Lucerne Festival Orchestra/Boulez in New York

Symphony No.3

Anna Larsson (contralto)

Women of the Westminster Symphonic Choir
The American Boychoir

Lucerne Festival Orchestra
Pierre Boulez

Reviewed by: Elizabeth Barnette

Reviewed: 6 October, 2007
Venue: Carnegie Hall, New York City

French composer/conductor Pierre Boulez (b.1925)When the Lucerne Festival Orchestra’s visit to Carnegie Hall was first announced, Claudio Abbado’s performance of Mahler’s mighty Third Symphony promised to be the crowning glory of the ensemble’s New York appearances. It was Abbado’s enthusiasm and love of Mahler’s music that brought this orchestra into existence five years ago. With the Mahler Chamber Orchestra (which he also founded) as a core, members of some of Europe’s finest orchestral, chamber and solo musicians have come together every summer since to work with the Italian conductor.

This special relationship between a unique orchestra and its music director, a renowned Mahlerian, had raised great expectations. Unfortunately it was not to be. After two performances of the work in Lucerne and one at the BBC Proms in London, Abbado had to cancel due to an unspecified illness. We can only hope that he will return, as he did after his cancer surgery in 2000.

Taking over from such a beloved artist, conducting an orchestra imprinted on him, in a work he had meticulously prepared and performed, presents an immense challenge. It was fortunate that his revered senior colleague Pierre Boulez was able to take it on, and the results were quite extraordinary. Boulez tends to be a more analytical conductor than Abbado, more concerned with structure and clarity and less with the emotional subtext of music, more Apollonian than Dionysian.

At this concert there were moments where one wished for just a little more abandon – in the internal climaxes of the first movement, or at the glorious conclusion of the symphony. On the other hand, Boulez’s grasp of the overall structure was magnificent.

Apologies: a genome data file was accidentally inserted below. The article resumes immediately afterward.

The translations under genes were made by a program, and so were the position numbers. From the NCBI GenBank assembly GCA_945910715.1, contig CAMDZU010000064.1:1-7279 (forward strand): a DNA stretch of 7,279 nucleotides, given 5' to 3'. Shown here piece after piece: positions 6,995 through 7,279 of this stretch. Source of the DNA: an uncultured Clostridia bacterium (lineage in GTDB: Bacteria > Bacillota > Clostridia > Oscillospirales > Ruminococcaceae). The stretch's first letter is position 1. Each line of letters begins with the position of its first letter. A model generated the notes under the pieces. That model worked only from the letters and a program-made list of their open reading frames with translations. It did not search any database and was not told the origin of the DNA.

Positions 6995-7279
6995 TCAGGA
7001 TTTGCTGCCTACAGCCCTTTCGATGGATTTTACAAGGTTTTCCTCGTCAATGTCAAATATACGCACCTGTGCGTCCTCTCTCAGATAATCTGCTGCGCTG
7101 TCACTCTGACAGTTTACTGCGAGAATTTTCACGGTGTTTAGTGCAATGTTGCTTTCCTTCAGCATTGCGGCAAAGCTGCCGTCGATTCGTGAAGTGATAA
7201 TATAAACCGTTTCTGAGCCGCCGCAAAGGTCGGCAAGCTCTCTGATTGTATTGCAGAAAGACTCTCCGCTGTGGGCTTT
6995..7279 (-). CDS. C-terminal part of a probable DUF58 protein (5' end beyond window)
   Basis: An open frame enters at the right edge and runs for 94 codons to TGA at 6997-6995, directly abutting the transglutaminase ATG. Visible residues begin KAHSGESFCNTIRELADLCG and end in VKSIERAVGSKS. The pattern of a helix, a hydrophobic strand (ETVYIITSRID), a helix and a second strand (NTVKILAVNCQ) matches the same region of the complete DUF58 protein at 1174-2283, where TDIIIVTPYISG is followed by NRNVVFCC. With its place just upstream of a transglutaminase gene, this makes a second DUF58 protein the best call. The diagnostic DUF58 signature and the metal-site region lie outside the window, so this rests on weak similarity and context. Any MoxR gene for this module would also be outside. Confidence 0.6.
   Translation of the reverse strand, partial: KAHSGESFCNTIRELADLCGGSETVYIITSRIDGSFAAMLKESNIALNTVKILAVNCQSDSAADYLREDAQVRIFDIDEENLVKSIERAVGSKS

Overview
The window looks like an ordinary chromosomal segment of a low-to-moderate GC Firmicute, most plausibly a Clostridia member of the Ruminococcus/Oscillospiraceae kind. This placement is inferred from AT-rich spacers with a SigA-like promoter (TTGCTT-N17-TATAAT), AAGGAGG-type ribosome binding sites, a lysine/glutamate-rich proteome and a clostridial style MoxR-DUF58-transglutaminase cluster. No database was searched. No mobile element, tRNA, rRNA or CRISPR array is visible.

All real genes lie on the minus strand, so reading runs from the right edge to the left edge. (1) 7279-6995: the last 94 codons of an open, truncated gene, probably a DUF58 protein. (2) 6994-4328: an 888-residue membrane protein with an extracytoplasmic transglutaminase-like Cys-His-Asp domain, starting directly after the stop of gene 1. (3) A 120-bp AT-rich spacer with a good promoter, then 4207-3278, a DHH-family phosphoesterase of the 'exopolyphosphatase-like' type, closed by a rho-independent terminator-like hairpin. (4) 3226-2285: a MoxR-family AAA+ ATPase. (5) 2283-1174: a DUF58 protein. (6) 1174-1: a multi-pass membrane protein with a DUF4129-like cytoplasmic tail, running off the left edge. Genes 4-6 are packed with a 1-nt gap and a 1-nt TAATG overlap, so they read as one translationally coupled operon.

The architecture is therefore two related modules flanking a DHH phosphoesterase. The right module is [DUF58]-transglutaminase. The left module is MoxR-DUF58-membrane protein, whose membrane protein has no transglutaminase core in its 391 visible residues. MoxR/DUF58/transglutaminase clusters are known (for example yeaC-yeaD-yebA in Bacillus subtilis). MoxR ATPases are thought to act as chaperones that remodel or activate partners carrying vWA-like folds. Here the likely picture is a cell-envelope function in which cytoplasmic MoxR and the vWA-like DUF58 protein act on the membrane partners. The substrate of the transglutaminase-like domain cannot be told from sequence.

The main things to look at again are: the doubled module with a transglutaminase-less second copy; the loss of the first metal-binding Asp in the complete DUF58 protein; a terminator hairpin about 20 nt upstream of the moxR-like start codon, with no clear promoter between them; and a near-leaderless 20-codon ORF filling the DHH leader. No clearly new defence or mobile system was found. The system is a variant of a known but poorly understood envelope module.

The first movement was taken at a very stately tempo, clocking in at 37 minutes, but not once did it seem too slow or static, and the clarity within it was simply breathtaking. Doubtless a lot of it had been painstakingly worked out over the summer, and Boulez had the luxury of incorporating these beautiful details into his overall concept. The huge string section played with the greatest delicacy, listening to each other like a chamber ensemble, but also with a polished richness of tone and unforced power. Likewise, the woodwinds and brass achieved a degree of internal blend, tuning and balance that one usually only finds in sections which have been playing together for years. Jörgen van Rijn, principal of the Royal Concertgebouw Orchestra, was the fine trombone soloist in the first movement, and Hannes Läubin, principal of the Bavarian Radio Symphony Orchestra, played magnificently a real posthorn in the important off-stage solo in the third movement. Boulez supported him very sympathetically with a rather flowing tempo, creating more of a nostalgic mood than the sentimentality one often hears in this section.

Anna LarssonThe fourth movement was stark and forlorn, bleak. Swedish soprano Anna Larsson started with a somewhat dry tone that gradually warmed, but she never quite conveyed the emotional intensity of Nietzsche’s poetry. She was more at ease in the next movement, where the women of the Westminster Symphonic Choir and the American Boychoir joined her. Mahler initially had entitled the finale ‘What Love tells me’, marked “Slowly. Peacefully. Deeply felt”. After five movements, a soloist, a choir and 80 minutes of music, he chose to end the symphony with an Adagio, some of the most moving music he ever wrote. Many conductors can’t resist the temptation to get overly sentimental here, letting it disintegrate into a string of ‘deeply felt’ moments and loosing continuity. Not so Boulez. From beginning to end he pursued one long line, sustained for over 23 minutes. The most magical moment occurs near the end – a foreshortened piccolo line left hanging in the air, finally resolved by the ensuing brass chorale. The trumpet players acquitted themselves brilliantly, preparing the final build-up to the symphony’s triumphant conclusion, with perfectly matched thunderous strokes by the two timpanists.

This was a very special evening at Carnegie Hall, with a well-deserved roaring ovation at the end. And how often do you see orchestral musicians embracing each other before they leave the stage? We can only hope that this group will continue to enrich our lives.

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